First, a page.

Orang National Park

  • Why in news: The population of one-horned rhinoceros has increased by 24, total at 125 over the last four years in Orang National Park.
  • It is located in the Darrang and Sonitpur districts of Assam.
  • Pachnoi River, Belsiri River and Dhanshiri River border the park and join the Brahmaputra River.
  • The park is thus formed of alluvial flood plains & is an integral part of the Indo-Burma biodiversity hotspot.
  • Subtropical monsoon type of climate is found here.
  • Great Indian one-horned rhinoceros (IUCN, Vulnerable) is the dominant species here. Other important fauna here includes Bengal tiger, Asiatic elephant and Pygmy hog (IUCN, Critically endangered).

Bellary

  • Why in news: SC has not approved plan for restoration of environment in three mining-hit districts Ballari, Tumakuru and Chitradurga of Karnataka.
  • Important rivers in the district are Tungabhadra, Hagari and Chikkahagari.
  • Climate: Semi-arid steppe (Koppen, BSh), Vegetation: Tropical thorn forests.
  • Red and black cotton soils are found here.
  • Agriculture is the main occupation of people here. Important crops: cotton, jowar and groundnut.
  • Palegar, Beda, Valmiki and Nayaka tribes are found in the district.

Rushikulya River

  • Why in news: In a record, over 5.50 lakh Olive Ridley turtles laid eggs at the Rushikulya river mouth, authorities said after observing the eight-day mass nesting.
  • It’s an east flowing river, originates in the Daringbadi hills of the Eastern Ghats & flows into Bay of Bengal.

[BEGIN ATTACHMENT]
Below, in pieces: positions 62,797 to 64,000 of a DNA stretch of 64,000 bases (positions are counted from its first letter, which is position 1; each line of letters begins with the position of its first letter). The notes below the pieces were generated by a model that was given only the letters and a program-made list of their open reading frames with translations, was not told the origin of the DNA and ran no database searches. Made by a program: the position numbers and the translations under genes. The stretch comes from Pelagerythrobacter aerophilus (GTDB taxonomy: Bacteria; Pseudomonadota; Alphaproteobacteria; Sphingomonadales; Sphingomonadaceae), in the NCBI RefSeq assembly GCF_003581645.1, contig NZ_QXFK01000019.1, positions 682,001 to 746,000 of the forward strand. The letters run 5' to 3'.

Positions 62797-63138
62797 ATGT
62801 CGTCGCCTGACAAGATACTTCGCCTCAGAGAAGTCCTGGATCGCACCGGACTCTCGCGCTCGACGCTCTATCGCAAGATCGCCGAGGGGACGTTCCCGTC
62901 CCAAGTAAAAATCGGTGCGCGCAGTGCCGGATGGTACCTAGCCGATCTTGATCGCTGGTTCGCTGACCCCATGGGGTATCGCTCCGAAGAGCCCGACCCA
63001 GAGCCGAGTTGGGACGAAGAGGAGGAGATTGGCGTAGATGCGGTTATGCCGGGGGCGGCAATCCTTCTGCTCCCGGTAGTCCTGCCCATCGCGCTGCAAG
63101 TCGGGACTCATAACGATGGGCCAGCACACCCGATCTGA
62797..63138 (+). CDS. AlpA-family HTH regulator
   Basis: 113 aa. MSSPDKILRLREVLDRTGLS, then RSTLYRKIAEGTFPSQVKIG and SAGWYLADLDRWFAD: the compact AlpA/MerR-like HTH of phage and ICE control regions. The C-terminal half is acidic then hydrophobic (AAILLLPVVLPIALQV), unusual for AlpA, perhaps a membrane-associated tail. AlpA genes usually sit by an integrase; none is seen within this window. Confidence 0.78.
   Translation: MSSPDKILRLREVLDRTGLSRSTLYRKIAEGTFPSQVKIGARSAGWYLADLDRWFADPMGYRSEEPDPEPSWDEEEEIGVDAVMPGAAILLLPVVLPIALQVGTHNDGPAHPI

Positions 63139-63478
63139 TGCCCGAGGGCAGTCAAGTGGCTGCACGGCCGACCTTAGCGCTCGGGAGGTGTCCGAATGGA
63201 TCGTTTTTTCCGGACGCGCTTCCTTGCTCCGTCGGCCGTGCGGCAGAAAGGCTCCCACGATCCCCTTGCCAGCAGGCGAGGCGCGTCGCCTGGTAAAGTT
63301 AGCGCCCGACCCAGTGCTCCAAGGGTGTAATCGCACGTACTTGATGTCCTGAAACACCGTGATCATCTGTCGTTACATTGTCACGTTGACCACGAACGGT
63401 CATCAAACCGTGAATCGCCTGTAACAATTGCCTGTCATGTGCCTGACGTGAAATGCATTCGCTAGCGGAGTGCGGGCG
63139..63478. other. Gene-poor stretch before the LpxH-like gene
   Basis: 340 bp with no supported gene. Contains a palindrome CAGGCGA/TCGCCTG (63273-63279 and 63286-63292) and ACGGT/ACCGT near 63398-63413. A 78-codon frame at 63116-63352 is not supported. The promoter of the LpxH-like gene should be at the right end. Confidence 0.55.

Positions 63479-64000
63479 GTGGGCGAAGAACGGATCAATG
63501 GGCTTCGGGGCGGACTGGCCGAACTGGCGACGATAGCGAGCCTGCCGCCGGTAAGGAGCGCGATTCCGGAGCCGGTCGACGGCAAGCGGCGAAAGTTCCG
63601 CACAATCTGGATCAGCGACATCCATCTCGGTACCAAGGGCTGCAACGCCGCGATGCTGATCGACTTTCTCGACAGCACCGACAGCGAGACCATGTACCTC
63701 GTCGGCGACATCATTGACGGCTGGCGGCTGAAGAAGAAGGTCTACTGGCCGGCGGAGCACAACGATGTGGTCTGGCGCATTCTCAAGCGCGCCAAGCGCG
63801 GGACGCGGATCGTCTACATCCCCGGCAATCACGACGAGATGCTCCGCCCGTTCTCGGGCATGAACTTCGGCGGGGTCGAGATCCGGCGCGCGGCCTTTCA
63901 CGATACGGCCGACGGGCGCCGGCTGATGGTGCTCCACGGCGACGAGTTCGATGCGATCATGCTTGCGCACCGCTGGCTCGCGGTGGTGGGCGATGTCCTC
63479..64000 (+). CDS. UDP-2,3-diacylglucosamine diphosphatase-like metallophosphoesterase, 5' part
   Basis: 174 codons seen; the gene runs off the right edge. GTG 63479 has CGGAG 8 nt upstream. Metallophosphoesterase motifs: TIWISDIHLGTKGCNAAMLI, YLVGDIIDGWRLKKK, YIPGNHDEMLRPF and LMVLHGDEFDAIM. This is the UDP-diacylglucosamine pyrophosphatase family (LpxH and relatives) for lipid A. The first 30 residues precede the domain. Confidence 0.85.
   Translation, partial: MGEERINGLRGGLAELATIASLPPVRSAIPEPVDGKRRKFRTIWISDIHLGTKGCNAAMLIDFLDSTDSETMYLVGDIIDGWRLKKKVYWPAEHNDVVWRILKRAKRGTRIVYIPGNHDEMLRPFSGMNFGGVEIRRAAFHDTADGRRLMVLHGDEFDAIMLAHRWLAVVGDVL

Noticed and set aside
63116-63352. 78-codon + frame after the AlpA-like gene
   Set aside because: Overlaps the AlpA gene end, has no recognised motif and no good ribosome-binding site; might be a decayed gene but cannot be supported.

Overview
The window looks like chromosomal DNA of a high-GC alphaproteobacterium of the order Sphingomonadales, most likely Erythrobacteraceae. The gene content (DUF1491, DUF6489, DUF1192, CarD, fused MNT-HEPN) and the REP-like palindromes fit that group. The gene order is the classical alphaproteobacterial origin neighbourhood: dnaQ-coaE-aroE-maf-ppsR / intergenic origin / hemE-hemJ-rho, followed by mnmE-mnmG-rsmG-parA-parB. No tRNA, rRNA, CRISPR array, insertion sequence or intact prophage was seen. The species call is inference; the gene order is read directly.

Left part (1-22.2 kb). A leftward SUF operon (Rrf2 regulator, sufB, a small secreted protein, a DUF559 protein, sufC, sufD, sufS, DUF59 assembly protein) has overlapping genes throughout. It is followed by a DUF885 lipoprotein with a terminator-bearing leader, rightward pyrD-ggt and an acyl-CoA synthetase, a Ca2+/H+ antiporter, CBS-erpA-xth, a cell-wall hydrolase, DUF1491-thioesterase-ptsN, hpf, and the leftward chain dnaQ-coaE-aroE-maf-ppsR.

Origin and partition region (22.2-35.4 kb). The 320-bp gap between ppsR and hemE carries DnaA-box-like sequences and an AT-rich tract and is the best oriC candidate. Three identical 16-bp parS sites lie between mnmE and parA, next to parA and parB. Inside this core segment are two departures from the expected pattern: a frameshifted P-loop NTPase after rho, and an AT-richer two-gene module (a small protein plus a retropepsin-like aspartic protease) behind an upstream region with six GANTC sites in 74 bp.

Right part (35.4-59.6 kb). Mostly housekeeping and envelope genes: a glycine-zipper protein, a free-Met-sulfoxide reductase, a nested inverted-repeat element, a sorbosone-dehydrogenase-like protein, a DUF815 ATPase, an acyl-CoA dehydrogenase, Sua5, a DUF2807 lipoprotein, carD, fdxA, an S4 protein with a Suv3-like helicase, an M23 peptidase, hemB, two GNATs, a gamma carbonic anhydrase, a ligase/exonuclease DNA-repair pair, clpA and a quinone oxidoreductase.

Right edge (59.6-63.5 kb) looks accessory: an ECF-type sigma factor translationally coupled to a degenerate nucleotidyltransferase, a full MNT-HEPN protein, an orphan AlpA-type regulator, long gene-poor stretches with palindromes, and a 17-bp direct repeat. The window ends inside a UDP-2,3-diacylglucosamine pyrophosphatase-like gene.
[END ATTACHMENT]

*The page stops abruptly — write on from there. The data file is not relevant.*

• Its entire catchment area lies in the districts of Kandhamal and Ganjam of Odisha.
  • Its tributaries are Baghua, Dhanei, and Badanadi etc.
  • Its mouth is the 2nd largest mass nesting site of Olive Ridley turtles after Gahirmata.
  • Important towns located in its basin are Brahmapur and Chhatrapur.

Sindri

  • Why in news: The Cabinet Committee on Economic Affairs approved extension of policy for revival of fertilizer units at Gorakhpur, Sindri and Barauni.
  • It is an industrial town in the Dhanbad district of Jharkhand.
  • Tropical savannah type of climate (Koppen, Aw) is found here.
  • Vegetation: Tropical dry deciduous, Important species: teak, tendu and axlewood.
  • Lateritic soils are mostly found in this region.
  • Sindri was well known because of a large Fertilizer factory (Fertilizer Corporation of India Limited - FCI, closed in 2002).

Mahabubnagar

  • Why in news: Women SHGs of Mahabubnagar have secured a place in the Guinness World Records for the world’s largest seed ball sentence as part of the Green India Challenge.
  • It is one of the most backward districts of Telangana.
  • The Krishna and the Tungabhadra Rivers flow through the district & they merge at Sangameswaram.
  • Climate: Tropical savannah type (Koppen, Aw), Vegetation: Tropical dry deciduous.
  • Agriculture is the main occupation of people here. Important crops: paddy, jowar and groundnut.
  • Muthuvan, Hillpulayan, Mannan and Oorali are the most prominent tribes found in the district.

 

Keywords: Places in news